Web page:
The hardest issue that we've been having with Little Bear is sleep. Over the past month we've gone from no problems, to some problems, to "oh my goodness what are we going to do?"
Issue #1 Going to sleep -- Its no surprise that going to sleep is really hard for some one whose whole life has been turned inside out, but Little Bear has had a very hard time falling asleep. Why? Well since he can't tell me, I'll make several guesses. Any one of these or a combination of all of them may be the case.
a. jet lag
b. fear- He like this new life and is scared that it might not be there in the morning.
c. He is loathe to give up all that fun attention from his new mama and papa
Issue #2 Staying asleep-- Little Bear is waking up several times a night. Then (see issue #1) it is hard to go to sleep. Why?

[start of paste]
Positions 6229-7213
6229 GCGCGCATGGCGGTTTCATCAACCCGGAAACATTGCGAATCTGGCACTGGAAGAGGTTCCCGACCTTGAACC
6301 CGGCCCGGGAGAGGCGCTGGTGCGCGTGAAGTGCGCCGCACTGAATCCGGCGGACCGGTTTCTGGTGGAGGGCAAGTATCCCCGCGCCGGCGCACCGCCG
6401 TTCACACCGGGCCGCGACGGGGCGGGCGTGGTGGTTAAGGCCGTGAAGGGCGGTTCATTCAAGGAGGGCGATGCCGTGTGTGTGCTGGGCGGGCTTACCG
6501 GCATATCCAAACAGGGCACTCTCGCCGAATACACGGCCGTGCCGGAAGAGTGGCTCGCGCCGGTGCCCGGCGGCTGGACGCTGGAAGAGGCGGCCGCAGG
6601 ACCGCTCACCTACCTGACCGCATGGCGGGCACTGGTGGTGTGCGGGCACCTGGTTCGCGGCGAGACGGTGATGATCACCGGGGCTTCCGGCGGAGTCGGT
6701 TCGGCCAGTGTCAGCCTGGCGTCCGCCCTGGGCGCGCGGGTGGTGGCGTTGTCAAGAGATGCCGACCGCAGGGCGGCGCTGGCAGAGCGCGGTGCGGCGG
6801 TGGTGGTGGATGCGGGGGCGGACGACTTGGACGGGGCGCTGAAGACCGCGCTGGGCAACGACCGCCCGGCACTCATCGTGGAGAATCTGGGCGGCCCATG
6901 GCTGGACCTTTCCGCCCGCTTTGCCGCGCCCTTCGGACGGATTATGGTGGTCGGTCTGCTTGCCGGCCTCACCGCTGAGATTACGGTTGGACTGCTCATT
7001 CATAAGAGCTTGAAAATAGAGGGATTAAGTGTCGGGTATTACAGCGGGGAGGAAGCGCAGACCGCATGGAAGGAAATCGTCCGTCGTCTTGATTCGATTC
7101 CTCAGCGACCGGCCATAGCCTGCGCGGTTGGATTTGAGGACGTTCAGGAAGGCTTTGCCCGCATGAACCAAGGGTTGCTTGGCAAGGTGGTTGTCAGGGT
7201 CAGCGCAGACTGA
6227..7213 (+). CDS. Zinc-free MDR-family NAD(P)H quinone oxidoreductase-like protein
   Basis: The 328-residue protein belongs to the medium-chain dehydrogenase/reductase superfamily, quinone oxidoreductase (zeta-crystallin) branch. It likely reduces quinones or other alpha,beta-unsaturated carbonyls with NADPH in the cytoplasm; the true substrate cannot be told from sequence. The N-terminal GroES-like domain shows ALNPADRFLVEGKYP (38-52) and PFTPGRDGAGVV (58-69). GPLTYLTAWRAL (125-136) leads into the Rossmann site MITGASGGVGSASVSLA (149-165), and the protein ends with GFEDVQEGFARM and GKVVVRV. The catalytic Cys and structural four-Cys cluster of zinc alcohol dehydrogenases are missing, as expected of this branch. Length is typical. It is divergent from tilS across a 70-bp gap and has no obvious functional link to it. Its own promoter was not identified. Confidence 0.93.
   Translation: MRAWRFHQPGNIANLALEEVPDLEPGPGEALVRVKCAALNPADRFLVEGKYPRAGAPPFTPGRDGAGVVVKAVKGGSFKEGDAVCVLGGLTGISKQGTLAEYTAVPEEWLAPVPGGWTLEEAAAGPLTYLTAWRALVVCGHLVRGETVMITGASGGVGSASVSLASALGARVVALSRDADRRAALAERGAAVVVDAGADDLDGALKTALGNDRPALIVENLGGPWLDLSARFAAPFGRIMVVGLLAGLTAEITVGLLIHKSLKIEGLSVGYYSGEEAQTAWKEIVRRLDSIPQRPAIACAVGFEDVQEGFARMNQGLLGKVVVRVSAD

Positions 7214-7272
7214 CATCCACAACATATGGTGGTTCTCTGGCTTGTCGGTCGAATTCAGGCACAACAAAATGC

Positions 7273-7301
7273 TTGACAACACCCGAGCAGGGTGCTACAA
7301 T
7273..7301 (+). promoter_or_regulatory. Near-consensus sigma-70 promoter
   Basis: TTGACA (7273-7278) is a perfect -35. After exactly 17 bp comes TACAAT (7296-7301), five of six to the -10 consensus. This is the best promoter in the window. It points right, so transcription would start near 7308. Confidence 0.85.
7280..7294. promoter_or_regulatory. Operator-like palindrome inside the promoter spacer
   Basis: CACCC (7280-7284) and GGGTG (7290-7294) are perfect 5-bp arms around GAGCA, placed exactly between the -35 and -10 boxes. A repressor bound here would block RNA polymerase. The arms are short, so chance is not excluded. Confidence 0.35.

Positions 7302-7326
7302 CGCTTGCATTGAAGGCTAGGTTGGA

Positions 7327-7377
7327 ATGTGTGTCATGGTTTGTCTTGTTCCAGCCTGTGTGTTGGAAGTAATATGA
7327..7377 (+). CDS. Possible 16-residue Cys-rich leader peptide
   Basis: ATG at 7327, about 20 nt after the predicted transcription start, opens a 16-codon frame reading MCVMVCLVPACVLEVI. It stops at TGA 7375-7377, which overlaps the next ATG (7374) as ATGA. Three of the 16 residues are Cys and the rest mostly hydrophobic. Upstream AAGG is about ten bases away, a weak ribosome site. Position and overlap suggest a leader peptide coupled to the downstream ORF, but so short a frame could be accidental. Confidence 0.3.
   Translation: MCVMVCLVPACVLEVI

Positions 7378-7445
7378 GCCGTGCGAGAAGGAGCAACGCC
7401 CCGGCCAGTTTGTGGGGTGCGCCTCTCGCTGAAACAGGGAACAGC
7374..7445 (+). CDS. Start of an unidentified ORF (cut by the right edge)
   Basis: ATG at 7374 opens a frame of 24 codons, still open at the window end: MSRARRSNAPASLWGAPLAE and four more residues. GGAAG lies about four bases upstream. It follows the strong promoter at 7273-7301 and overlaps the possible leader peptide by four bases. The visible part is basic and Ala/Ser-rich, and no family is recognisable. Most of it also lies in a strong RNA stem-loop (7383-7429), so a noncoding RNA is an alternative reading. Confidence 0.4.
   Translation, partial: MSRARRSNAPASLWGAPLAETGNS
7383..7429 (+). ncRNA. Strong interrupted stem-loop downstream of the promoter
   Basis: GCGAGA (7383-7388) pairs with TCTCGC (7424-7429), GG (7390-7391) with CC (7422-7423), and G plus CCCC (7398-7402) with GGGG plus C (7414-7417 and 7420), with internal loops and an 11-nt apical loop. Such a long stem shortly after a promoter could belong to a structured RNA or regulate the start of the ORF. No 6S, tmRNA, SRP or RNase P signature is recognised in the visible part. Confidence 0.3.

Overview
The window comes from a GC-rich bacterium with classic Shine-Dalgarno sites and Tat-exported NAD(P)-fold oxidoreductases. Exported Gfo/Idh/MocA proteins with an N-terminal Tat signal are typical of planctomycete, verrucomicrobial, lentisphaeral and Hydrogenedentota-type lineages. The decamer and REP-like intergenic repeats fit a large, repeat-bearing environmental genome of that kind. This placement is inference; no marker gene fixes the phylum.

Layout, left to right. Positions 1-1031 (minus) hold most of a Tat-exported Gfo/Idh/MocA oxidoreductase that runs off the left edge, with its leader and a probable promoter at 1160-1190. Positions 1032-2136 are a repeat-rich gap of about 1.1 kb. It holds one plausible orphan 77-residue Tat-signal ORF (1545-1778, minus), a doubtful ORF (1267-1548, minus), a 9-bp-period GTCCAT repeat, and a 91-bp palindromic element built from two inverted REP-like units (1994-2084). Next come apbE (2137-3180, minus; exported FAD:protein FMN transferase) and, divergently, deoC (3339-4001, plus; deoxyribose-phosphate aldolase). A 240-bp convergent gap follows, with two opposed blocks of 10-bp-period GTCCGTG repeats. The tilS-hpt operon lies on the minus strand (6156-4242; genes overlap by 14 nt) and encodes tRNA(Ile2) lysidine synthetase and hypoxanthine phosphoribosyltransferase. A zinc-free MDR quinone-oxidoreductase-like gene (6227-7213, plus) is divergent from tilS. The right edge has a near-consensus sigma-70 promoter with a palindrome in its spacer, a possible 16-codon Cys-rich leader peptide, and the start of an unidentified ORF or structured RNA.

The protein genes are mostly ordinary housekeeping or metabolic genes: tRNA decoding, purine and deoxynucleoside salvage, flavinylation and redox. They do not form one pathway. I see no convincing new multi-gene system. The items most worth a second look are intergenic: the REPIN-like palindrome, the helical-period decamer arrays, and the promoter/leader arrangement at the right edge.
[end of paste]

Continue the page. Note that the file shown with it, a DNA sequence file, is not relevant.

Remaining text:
a. fear- He wakes up and doesn't really know where he is. On second thought, I don't buy that one for a minute. He always wakes up calling for "Mama!"
b. bad dreams
c. fear- where are mama and papa?
We've tried everything in the past month
1. Co-sleeping- I know it great for some people, but for us it was no one's sleeping. The boy tosses, turned, kicks and thrashes. Charlie also gets up pretty early and we don't want to wake Little Bear up too soon. We also like to have some time with no kids.
2. Close sleeping-- We moved Little Bear's bed into our room. Same problem as above, minus the kicking
3. Staying close by until he fell asleep. This was taking hours. He was really enjoying the interaction with us. It lead us to think that we had to:
4. Put him in a crib and let him cry. This was ok, but not great. Then he threw himself out of the crib and hurt himself. So we:
5. Put him in his room with a baby gate on the door. At least this way if he fell it was only from a toddler bed. This too caused much distress and resulted in Little Bear crying longer than we felt was acceptable.
(Note: I am absolutely fine with a reasonable amount of crying. With all of our other children we let them cry for a while.)